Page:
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Claire Brown, PhD, MPH, Fay W. Boozman College of Public Health, assistant professor of medical science at the University of Arkansas (UAMS), has received a K01 grant from the National Institute on Minority Health and Health Disparities.
, LITTLE ROCK – Claire Brown, PhD, MPH, assistant professor of medical science at the University of Arkansas (UAMS) Fay W. Boozman College of Public Health, has received a K01 grant from the National Institute on Minority Health and Health Disparities. ,
Brown will use the prestigious award, which is worth $496,000 over four years, to conduct the study, “Algorithmic objectivity in prediction models to eliminate disparities in adverse infant outcomes: A case for race.”
“Receiving this award is a great honor for a researcher because you have to convince a panel of peer researchers that you are worthy of receiving the award,” she said.
“For the next four years, this grant will allow me to focus my research on disparities in adverse infant and maternal outcomes, specifically with respect to race. Because this is a training grant, a portion of my time will be spent on black, Training and learning about the cultures of Hispanic and Marshallese women and ways to reduce adverse infant outcomes will also be included.
Brown’s study will have two primary objectives.
The initial objective will focus on creating a predictive algorithm for low birth weight using the Arkansas All-Paers Claims Database, which holds insurance claims and birth certificates for infants in Arkansas.
“I will create algorithms to predict low birth weight and run tests to see if using racial and ethnic information helps with algorithmic objectivity,” she said.
Brown’s second objective is when — and how — insurance companies collect race and ethnicity data. That effort will involve interviewing women from three racial/ethnic subgroups in Arkansas.
“We will have focus groups of black, Hispanic and Marshallese women,” Brown said. “Information from the focus groups will help us determine when race and ethnicity data should be collected and what ancillary data should be used for.”
Brown said most insurance companies do not collect racial and ethnic information, making it difficult for the industry to recommend methods that can reduce racial and ethnic health disparities in infant and maternal outcomes.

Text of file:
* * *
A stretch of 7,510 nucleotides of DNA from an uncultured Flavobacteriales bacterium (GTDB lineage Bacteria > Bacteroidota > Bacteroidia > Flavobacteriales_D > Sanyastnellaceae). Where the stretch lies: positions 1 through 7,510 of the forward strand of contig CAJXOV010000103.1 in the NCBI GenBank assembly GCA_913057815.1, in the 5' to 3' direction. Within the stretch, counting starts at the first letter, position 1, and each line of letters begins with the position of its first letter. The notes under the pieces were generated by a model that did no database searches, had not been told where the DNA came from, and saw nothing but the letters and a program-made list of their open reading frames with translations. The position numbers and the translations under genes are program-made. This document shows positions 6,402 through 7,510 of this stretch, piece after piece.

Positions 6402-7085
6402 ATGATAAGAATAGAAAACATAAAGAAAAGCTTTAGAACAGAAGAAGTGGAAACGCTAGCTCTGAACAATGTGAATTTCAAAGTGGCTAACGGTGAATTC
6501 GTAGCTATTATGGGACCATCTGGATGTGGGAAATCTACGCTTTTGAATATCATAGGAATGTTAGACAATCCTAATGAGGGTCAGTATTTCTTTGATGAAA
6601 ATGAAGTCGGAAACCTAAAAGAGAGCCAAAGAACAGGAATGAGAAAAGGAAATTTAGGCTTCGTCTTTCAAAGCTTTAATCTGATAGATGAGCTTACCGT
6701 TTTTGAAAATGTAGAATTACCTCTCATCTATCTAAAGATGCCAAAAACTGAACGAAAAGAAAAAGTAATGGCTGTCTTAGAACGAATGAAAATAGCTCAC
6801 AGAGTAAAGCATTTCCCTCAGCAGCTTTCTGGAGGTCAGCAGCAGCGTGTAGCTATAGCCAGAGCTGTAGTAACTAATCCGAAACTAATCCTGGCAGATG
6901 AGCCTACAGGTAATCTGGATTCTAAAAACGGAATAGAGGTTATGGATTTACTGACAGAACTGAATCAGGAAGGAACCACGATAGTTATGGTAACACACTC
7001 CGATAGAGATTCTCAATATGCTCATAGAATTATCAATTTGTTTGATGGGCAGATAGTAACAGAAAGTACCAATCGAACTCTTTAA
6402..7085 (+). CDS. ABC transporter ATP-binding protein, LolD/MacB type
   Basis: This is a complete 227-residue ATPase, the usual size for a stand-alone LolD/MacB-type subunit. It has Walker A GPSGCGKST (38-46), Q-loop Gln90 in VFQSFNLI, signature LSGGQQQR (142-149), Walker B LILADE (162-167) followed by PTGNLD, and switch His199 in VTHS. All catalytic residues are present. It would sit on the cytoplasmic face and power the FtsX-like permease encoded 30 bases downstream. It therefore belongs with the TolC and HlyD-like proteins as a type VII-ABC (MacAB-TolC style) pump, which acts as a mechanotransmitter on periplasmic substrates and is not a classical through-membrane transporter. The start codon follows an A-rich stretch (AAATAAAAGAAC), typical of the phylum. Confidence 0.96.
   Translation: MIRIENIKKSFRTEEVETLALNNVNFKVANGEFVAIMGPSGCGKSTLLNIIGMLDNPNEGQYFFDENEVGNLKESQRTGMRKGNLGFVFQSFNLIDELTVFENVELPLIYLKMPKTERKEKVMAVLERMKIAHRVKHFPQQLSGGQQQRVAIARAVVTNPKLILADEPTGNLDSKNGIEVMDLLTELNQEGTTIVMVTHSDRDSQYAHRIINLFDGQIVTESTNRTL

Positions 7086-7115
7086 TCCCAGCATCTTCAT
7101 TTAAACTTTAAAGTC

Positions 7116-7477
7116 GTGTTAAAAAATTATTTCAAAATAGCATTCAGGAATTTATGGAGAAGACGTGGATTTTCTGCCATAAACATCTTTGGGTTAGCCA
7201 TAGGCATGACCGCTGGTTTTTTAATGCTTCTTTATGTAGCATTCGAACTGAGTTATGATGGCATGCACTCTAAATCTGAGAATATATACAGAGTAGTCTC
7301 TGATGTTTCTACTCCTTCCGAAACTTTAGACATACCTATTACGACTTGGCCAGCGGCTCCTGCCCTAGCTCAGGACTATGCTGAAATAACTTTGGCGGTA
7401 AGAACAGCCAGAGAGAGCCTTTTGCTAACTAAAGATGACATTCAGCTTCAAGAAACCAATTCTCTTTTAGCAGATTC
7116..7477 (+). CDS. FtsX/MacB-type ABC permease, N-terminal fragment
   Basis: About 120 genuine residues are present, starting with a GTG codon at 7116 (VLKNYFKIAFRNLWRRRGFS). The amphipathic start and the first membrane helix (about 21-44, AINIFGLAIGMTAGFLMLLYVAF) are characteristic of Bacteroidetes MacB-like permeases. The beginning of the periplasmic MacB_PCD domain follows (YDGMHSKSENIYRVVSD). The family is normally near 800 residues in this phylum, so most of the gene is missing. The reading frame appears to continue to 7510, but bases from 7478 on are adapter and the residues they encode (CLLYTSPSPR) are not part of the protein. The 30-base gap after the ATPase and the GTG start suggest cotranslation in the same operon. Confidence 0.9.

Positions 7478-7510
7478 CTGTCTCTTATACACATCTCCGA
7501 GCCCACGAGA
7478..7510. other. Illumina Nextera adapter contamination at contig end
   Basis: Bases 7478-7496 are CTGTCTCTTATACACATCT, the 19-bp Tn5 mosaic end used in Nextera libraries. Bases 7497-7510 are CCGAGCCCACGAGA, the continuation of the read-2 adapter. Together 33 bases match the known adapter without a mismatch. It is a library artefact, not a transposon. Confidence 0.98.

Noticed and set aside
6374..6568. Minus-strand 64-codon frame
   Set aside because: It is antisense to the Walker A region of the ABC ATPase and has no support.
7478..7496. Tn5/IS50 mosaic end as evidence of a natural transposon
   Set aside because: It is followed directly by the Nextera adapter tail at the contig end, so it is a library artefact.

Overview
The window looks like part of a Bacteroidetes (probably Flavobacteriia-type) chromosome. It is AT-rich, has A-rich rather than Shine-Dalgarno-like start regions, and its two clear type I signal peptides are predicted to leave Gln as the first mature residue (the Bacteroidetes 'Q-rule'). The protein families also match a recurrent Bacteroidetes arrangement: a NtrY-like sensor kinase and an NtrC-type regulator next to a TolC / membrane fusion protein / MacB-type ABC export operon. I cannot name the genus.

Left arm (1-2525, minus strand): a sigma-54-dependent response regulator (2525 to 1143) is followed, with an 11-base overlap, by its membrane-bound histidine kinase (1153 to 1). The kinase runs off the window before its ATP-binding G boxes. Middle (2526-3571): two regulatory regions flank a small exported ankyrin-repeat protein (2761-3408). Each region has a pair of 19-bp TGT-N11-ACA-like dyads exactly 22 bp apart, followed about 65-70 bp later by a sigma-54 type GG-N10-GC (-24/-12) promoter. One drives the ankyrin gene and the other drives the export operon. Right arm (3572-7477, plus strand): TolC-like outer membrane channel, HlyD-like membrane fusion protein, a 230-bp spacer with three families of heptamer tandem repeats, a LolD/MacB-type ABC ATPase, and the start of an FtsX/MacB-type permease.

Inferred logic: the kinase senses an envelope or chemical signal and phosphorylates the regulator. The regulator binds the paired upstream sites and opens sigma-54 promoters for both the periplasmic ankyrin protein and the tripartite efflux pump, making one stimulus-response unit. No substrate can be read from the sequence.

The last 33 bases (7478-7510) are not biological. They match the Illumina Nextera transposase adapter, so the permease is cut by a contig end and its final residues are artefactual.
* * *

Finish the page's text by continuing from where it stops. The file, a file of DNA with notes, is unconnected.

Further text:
“Insurance companies may be reluctant to collect race data for fear of being blamed for or charging higher premiums for minority race and ethnicity populations,” he added. “Meanwhile, minority populations may be fearful of providing racial and ethnic information to insurance companies as many populations may be fearful of racial targeting.”
In Arkansas, adverse infant and maternal outcomes are disproportionately high for black infants and their mothers. However, this race-related health consequence is not a new development. In fact, Brown’s interest in addressing the issue dates back to 2014 when she was pursuing her master’s in public health in college.
For this reason, not only is Brown excited about the K01 grant — but she’s also excited about the chance to focus on creating the most predictive and unbiased algorithms for predicting low birth weight. In the meantime, she will also create guidelines for insurance companies about the best and most respectful ways to collect race and ethnicity information.
“By identifying who is at risk, we can help reduce those consequences,” she said. “There are huge health disparities in the United States—and Arkansas in particular—in infant and maternal outcomes—and this is the only way I know to help. I am not a physician. However, by doing this research I hope to help physicians, health policy makers And help provide program officials with data that can help reduce adverse outcomes and disparities. This is a really great opportunity.”
UAMS is the state’s only health sciences university with colleges of medicine, nursing, pharmacy, health professions, and public health; a graduate school; a hospital; a main campus in Little Rock; a northwest Arkansas regional campus in Fayetteville; a statewide network of regional campuses; and seven institutes: Winthrop P. Rockefeller Cancer Institute, Jackson T. Stephens Spine and Neurosciences Institute, Harvey and Bernice Jones Eye Institute, Psychiatric Research Institute, Donald W. Reynolds Institute on Aging, Translational Research Institute and Institute for Digital Health and Innovation. UAMS includes UAMS Health, a statewide health system that includes all of UAMS’ clinical enterprises. UAMS is the only adult Level 1 trauma center in the state. UAMS has 3,240 students, 913 medical residents and fellows, and five dental residents. It is the state’s largest public employer with more than 11,000 employees, including 1,200 physicians who care for patients at UAMS, its regional campuses, Arkansas Children’s, VA Medical Center and Baptist Health. Visit www.uams.edu or uamshealth.com. Find us on Facebook, Twitteryoutube or instagram.